Race and Intelligence: Separating Science from Myth

By Jefferson M. Fish | Go to book overview

CHAPTER
9

African Inputs
to the IQ Controversy,
or Why Two-Legged Animals
Can't Sit Gracefully
Eugenia Shanklin

My subtitle for this chapter, “Why Two-Legged Animals Can't Sit Gracefully, ” is taken from an Igbo proverb Chinua Achebe quoted in a 1996 talk at the New York Public Library on racism. The full proverb is, “A two-legged animal never learns how to sit gracefully but a four-legged animal knows.” In other words, the animals in power never understand either their own capacities or the capacities of the “other” animals that watch them. It is as though a four-legged animal is watching a two-legged (human) animal, so Achebe says, “those who are given all the facilities [i.e., bottoms for sitting] don't know how to use them but those who don't have all the facilities [bottoms] struggle and master the problem nonetheless” (C. Achebe, personal communication, October 8, 1998).1 Borrowing a prac-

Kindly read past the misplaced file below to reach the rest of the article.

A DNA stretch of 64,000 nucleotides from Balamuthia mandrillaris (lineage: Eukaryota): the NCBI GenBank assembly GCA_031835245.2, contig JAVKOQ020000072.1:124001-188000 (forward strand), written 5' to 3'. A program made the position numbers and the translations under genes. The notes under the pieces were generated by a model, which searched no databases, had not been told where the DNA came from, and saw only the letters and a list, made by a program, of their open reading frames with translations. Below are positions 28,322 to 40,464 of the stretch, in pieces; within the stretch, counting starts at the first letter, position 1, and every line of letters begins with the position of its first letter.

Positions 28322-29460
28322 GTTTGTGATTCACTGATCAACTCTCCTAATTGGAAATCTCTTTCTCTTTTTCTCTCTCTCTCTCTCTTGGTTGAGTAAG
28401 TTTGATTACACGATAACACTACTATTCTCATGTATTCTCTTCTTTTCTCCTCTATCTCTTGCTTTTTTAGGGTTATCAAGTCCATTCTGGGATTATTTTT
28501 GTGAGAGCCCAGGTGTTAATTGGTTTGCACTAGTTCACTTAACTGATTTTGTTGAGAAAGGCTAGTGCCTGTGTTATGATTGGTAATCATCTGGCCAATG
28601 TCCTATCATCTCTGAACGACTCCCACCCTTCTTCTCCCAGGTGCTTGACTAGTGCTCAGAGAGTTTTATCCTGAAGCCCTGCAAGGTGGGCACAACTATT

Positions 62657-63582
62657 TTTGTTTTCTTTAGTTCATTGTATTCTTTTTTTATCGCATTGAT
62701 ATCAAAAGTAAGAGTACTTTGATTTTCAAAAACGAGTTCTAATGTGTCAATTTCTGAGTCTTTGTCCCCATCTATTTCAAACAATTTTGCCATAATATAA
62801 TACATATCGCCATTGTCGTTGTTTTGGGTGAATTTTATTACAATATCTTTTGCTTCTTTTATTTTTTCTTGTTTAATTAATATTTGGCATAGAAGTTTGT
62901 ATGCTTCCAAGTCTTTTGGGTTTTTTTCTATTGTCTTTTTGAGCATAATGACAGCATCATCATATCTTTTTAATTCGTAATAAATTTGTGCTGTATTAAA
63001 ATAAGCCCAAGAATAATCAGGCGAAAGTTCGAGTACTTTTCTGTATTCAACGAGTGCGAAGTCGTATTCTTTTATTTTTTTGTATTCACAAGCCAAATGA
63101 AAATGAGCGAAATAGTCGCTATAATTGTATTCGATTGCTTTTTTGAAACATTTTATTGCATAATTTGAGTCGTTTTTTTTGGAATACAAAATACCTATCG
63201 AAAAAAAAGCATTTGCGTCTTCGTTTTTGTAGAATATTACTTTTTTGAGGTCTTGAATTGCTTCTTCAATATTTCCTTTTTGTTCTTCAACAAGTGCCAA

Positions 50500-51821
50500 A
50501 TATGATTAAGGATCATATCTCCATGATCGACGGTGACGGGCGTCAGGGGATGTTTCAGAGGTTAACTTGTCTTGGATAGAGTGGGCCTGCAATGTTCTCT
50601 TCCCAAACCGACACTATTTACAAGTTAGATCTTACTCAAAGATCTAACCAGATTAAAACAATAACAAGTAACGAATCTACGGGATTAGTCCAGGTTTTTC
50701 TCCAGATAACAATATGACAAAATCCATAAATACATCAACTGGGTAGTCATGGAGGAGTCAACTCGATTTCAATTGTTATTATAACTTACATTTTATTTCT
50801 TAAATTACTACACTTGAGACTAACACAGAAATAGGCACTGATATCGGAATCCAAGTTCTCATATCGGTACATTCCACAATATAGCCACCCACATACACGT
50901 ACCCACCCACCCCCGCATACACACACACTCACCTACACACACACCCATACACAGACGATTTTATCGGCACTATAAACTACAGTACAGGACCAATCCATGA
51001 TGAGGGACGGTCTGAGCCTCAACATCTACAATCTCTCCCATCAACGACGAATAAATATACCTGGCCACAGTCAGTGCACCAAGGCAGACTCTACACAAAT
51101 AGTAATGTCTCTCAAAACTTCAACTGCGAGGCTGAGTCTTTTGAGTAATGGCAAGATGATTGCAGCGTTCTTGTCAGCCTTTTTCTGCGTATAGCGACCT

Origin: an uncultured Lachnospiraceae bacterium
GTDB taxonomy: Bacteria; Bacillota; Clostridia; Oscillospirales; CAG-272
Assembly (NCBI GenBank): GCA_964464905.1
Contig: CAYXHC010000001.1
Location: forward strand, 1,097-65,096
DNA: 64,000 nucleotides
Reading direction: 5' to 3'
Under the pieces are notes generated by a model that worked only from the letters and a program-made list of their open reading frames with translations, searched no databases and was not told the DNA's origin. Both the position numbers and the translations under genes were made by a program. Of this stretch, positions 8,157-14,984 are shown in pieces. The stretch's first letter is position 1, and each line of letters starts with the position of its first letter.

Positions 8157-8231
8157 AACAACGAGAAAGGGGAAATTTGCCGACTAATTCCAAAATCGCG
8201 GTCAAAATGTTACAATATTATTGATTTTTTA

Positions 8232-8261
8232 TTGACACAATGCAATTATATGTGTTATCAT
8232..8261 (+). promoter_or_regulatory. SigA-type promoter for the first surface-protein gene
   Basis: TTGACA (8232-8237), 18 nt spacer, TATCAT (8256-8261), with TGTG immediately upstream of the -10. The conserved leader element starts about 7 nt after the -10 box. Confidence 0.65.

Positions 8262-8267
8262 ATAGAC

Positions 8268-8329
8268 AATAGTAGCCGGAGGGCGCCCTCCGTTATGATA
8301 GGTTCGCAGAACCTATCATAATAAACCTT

____________________
1
I am indebted to Chinua Achebe for clarifying the deeper meanings of this proverb for me. I also assume full responsibility for any interpretive errors. Achebe seems not to have published this proverb anywhere; for a full discussion of the use of proverbs in Igbo culture and Achebe's use of them in his writings, see Lindfors (1997).

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